As I plan to do a few posts over the next week or so about wearable tech, I thought it might be best to quickly introduce the concepts of the “Quantified Self” and Lifelogging. (Some of you may know both concepts really well, so feel free to skip this post.)
The Quantified Self
The Quantified Self involves incorporating technology into a person’s “daily life” in an effort to collect, measure and analyze data from your everyday activities that can then be analyzed and used to help improve your quality of life.
There are three primary categories of information quantified lifeloggers try to collect:
- Inputs e.g. food consumed, quality of surrounding air.
- States e.g. mood, arousal, blood oxygen levels, heart rate.
- Performance e.g. typically mental and physical.
(I personally also track sociological performance/factors.)
Much of this self-monitoring is done through wearable tech. Until recently (last few years) the options for wearable tech that captured and recorded great deals of usable data were pretty much limited to specialty fields (think medical), educational institutions (think MIT and the like) and hobbyists/hackers. But advances in consumer technology have really made a whole host of “wearable” electronics from both new startup companies and more traditional established consumer brands a lot more “accessible.” With devices becoming smaller, cheaper and when paired with Smartphones… in many cases a lot more usable, fun and stylish.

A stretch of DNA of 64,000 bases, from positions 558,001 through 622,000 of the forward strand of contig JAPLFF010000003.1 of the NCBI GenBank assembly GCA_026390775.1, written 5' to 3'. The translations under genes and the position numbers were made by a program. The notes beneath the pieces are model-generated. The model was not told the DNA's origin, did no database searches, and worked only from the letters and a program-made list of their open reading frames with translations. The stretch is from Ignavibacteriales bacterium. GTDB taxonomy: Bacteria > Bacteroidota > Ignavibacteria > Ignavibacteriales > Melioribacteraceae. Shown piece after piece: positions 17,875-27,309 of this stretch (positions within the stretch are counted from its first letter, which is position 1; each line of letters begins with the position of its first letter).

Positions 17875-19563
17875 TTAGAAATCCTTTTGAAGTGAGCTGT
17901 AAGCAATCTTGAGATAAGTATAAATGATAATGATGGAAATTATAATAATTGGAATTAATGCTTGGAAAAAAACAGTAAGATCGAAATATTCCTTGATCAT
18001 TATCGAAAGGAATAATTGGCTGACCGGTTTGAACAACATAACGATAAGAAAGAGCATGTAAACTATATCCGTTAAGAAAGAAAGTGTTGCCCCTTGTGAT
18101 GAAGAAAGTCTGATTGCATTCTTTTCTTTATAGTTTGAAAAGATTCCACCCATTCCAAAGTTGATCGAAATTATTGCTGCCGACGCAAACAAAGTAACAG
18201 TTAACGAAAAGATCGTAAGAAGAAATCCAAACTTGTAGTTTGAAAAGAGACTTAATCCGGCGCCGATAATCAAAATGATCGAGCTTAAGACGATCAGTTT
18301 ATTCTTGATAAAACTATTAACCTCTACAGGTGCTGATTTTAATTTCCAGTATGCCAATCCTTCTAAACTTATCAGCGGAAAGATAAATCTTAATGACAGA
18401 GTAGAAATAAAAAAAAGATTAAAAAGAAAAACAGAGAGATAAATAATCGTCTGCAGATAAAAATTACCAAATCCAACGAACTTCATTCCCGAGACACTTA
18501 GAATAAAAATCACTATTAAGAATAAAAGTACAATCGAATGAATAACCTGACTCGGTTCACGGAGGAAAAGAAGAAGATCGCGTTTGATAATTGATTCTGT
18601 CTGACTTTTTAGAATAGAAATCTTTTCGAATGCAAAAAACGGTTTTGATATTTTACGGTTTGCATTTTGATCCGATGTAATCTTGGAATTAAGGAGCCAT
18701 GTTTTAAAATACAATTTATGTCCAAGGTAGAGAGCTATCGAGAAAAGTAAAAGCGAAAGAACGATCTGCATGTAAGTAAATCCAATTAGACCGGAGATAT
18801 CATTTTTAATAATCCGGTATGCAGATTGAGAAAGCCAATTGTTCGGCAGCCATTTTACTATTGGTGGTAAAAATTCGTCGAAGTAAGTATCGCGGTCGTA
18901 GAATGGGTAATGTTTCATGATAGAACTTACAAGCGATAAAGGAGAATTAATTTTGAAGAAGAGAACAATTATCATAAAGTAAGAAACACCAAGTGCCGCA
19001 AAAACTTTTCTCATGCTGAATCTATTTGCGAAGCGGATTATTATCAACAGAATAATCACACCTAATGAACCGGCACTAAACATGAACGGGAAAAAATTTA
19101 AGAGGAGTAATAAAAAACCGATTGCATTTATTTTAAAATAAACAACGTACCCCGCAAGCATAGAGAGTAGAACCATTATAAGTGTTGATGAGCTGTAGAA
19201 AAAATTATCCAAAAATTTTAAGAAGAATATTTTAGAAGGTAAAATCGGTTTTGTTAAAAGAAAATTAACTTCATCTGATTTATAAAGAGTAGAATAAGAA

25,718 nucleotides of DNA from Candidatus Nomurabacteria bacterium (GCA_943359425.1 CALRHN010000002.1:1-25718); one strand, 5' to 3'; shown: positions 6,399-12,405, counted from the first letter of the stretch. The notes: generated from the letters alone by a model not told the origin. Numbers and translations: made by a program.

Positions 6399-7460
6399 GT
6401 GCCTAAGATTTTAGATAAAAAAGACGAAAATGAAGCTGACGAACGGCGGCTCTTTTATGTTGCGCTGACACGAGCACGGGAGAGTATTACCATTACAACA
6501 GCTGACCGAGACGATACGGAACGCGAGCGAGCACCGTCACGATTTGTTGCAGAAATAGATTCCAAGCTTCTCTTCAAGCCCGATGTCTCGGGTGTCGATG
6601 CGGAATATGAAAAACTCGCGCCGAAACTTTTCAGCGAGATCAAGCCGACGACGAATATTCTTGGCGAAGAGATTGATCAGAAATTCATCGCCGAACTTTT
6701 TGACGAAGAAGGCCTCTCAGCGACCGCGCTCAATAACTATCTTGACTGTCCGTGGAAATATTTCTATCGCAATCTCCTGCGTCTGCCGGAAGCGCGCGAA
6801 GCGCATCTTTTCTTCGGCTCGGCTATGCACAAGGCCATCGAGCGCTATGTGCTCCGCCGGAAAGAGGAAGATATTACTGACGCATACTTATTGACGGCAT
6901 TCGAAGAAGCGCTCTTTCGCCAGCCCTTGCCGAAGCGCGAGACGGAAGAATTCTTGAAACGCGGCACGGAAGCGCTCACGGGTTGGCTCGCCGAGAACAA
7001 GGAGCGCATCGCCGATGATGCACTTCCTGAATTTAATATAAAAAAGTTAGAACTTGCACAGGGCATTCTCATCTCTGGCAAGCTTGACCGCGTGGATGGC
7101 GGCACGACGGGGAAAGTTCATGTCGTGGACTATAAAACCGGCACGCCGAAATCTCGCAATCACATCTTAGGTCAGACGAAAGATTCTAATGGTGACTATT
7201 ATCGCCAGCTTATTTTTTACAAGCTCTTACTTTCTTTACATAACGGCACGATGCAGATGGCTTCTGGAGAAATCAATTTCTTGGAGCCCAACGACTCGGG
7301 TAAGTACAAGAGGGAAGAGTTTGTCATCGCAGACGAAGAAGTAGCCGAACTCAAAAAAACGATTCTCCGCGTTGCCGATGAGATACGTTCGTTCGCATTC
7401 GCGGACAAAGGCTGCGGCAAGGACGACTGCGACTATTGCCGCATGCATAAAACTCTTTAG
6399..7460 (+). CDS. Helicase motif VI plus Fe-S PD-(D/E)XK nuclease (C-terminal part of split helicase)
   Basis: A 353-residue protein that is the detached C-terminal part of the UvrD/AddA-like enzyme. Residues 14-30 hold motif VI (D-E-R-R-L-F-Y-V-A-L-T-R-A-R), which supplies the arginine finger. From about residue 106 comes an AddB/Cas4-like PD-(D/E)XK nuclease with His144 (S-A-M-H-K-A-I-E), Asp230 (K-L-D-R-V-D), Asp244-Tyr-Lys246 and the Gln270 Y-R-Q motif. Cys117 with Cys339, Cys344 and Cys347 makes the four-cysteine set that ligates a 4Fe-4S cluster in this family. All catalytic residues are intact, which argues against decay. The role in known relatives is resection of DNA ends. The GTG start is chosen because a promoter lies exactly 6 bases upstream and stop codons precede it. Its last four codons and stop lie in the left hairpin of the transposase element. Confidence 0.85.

The term “quantified self” was first proposed by Wired Magazine editors Gary Wolf and Kevin Kelly back in 2007 as “a collaboration of users and tool makers who share an interest in self knowledge through self-tracking.”
In 2010, Wolf spoke about the movement at TED:
If you are interested in learning more about the movement head over to http://quantifiedself.com/ – and if you are interested in dipping your toes in the water check out their guide to self-tracking tools to get started.
While the Quantified Self Movement and lifelogging do go hand in hand, I must add the caveat that Lifeloggers (also known as lifebloggers) typically wear computers in order to capture their entire lives, or large portions of their lives in picture and video. With many viewing their goals not being so much about the raw “numbers” and more about the “experiences.”
Check out this recent documentary from Memoto (full disclosure – I’ve purchased a Memoto – still waiting for it to ship.)
I’ve been “quantifying” myself for a little over two years now, and I’ve been “lifelogging” in one form or another since early 2006.
If you do either I’d love to hear about your experiences, and how they’ve helped or brought value to you.